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McDonald ready to lead at Holy Ghost

Adam McDonald scored eight points per game for Holy Ghost last year. CONTRIBUTED PHOTO

Adam McDonald has been around the team for as long as he can remember.

Growing up, McDonald had a pair of older brothers, Luke and Jake, who were stars at Holy Ghost Prep High School. 

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And when they were on the court, the youngest brother was in the stands cheering, showing his support for the Firebirds and doing all the things young kids do when they’re watching their heroes play the game they love.

“I was around the team a lot, that’s a big reason for why I went there,” said McDonald, who lives in Pine Valley. “I was around (Holy Ghost) all the time. When Luke went there, they won a district championship his junior year and I think they won a game or two in states. They were pretty good and I loved watching them.

“I was like 7 or 8 years old, seeing them win really made me want to go there and play for a winning team. My brothers are very supportive, especially my brother Luke. He trains with me. Jake comes all the time as well. They’re very supportive. My whole family is. But that’s why I went to Ghost, I really wanted to play here.”

McDonald is no longer running around the team.

He’s now running it.

A starter as a sophomore, the rising junior will be in his second season of running the offense at point guard. It was his first year as starter, it was also the first year for head coach Tom Heston, who replaced legendary coach Tony Chapman, and the pair did their best to help the other get acclimated to their new role.

The two leaned on each other and enjoyed a successful season. The Firebirds went 12-11 on the season. It’s even more impressive when you consider the team started 3-8 and rebounded to win six of its final seven before ending the season with a playoff loss to Upper Moreland. 

McDonald more than did his part, averaging just under eight points per game. He also did his best to run Heston’s offense, helping both off to a great start to their new roles with the Holy Ghost basketball program.

And they’re just getting started.

“When I was playing as a freshman, Coach Heston was an assistant coach, so I knew him and he got to see me develop as a player,” McDonald said. “I had a fresh start with him. He had a lot of trust in me and knows my ability. He lets me have the ball in my hand and he helps me learn. He helps me so much. He likes to see what I can do and help me grow my game.”

Last year, he was getting his feet wet.

Now, he knows what it takes.

It’s not easy to compete for a District One championship. There are a lot of good teams competing with the Firebirds to make it to the district championship, but that’s always the goal when you play at Holy Ghost.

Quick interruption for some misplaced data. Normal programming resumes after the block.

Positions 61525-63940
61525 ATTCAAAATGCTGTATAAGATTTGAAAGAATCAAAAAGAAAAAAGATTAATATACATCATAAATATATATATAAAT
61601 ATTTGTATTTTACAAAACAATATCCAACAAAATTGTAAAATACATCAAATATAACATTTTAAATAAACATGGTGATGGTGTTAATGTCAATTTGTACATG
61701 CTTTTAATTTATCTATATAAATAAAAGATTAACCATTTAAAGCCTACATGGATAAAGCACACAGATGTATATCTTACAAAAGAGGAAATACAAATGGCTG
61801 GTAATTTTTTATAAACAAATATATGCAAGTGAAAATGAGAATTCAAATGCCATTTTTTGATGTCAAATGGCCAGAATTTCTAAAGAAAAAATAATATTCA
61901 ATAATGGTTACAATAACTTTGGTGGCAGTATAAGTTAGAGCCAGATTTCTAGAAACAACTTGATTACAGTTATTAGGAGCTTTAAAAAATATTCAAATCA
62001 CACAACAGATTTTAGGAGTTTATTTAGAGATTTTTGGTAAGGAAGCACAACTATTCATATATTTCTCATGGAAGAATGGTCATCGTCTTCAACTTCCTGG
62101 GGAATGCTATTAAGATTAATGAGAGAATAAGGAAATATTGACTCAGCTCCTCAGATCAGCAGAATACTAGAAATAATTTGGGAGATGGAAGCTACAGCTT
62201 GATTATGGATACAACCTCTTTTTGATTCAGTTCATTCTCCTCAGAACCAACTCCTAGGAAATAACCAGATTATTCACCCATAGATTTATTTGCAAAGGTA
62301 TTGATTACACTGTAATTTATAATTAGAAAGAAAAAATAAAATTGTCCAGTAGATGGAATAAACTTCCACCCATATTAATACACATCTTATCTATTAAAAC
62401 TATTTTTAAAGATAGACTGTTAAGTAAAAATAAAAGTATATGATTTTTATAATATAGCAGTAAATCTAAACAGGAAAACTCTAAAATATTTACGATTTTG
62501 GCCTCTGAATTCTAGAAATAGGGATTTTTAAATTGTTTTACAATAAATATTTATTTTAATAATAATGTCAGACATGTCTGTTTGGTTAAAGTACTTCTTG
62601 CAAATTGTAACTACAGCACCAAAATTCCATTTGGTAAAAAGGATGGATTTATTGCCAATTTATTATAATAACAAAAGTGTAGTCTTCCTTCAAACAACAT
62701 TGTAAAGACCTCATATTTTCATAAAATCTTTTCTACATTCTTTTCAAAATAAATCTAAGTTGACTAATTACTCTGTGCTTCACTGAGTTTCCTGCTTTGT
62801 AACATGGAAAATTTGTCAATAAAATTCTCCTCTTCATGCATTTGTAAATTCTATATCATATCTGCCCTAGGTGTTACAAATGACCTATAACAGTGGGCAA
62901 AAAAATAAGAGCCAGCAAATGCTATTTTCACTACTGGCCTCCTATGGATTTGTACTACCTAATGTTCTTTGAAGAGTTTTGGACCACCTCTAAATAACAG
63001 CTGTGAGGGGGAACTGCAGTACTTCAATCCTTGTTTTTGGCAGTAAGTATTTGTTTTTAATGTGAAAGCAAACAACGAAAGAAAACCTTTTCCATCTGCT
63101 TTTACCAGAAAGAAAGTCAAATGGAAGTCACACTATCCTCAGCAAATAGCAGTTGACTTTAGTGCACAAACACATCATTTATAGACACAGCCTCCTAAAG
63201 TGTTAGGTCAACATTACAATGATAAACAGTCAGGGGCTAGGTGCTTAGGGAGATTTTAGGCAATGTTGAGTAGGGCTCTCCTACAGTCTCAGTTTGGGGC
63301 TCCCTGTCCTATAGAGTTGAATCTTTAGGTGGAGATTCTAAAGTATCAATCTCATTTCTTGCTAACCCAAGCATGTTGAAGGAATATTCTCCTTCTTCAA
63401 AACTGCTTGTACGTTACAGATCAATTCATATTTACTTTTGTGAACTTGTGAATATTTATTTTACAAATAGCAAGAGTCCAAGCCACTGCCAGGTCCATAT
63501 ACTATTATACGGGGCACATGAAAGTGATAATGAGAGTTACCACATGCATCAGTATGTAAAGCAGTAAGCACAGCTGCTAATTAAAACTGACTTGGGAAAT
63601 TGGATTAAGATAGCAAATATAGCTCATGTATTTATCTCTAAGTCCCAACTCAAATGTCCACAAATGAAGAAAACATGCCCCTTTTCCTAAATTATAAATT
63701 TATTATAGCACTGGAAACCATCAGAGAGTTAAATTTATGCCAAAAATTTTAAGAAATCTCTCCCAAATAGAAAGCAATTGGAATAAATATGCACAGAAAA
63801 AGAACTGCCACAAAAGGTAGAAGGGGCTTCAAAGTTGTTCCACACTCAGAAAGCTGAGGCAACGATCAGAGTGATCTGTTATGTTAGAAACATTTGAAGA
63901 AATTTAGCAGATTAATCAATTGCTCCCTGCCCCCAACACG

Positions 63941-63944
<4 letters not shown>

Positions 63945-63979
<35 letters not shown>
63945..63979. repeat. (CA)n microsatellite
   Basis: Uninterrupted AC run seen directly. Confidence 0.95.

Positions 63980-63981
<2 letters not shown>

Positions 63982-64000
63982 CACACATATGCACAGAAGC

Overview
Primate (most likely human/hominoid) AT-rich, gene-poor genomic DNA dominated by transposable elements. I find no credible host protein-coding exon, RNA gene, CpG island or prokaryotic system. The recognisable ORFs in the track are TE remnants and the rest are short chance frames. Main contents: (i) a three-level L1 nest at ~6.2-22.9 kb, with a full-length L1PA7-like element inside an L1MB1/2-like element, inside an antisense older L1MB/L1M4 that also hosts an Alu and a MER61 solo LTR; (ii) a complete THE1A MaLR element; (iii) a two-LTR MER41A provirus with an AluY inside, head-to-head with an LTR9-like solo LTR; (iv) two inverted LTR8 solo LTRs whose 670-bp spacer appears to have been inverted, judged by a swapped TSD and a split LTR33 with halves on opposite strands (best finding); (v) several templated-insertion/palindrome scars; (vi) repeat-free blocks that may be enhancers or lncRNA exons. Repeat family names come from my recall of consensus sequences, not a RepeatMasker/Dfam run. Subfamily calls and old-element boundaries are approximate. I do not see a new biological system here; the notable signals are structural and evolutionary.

McDonald doesn’t want to compete for a title, he wants to decorate the gym with a new banner, so he’s doing everything he can to make sure he’s the player Heston needs.

And he’s working at becoming a better leader from the point guard position as well.

“My role on the team is I’m usually the ballhandler who calls the plays and sets everything up,” McDonald said. “My role is to be a leader by example. I’m trying to work on that, I want to be a leader because I have experience and I’m the point guard. Everyone works with me and helps me, and I like to think I’m learning. I really want to be one of the leaders of this team.”

He knows there’s a lot of work to do, and he’s doing it.

He plays in the Bensalem Summer League with his teammates on Holy Ghost, and when he’s not with them, he’s working on his game with the Philly Revolution AAU team.

“The summer league is great because it really helps you because you’re not around your teammates as much,” McDonald said. “It’s great to get the guys together, stay in touch with your teammates. Sometimes we’ll hang out, go get food after workouts or something. And I love playing (for Philly Revolution). I’ve really gotten better playing for them.

“I’m working on my game, but I think what I want for myself is to grow into a bigger role as a leader and be that guy for the team. Our goal, collectively, is to win the district championship, get into states and we only graduated two seniors. They were very good, but we have the rest of the team coming back. It will help, we’re all on the same page, Coach Heston does a great job of making sure everyone knows everyone’s strengths and weaknesses, and we’re better because of that. We are a good team.”

McDonald is also picking up tips of being a good leader while working with his coach during his basketball camps.

Not only is he learning more about the game working as somewhat of an assistant coach for the younger kids at the camp, he’s working on those leadership skills.

“I help out our coach at the camps, and I really like it,” McDonald said. “At Ghost, younger kids come to learn about Ghost. I just help them learn about the school, the system, everything. I think it’s from second grade to eighth. I love doing it because it helps me become a better leader. Plus, coach tells me that we need to be a good example because these kids look up to high school players. I want to do that for them, help them learn and love basketball.”

After all, he knows how much role models can impact you.

Besides his brothers, McDonald points to his parents and his sister Samantha as great mentors. And he credits them for much of his success.

“My family, especially my dad, they’ve all helped me so much,” said McDonald, who also plays golf for fun. “When I started playing, he saw the potential, and he makes sure every day I get better at something. I appreciate him for all he does. My mom, she does everything for me, I can’t even explain it. My sister played volleyball for Nazareth and she’s always there to help me with anything. And my brothers. I’m very lucky.”

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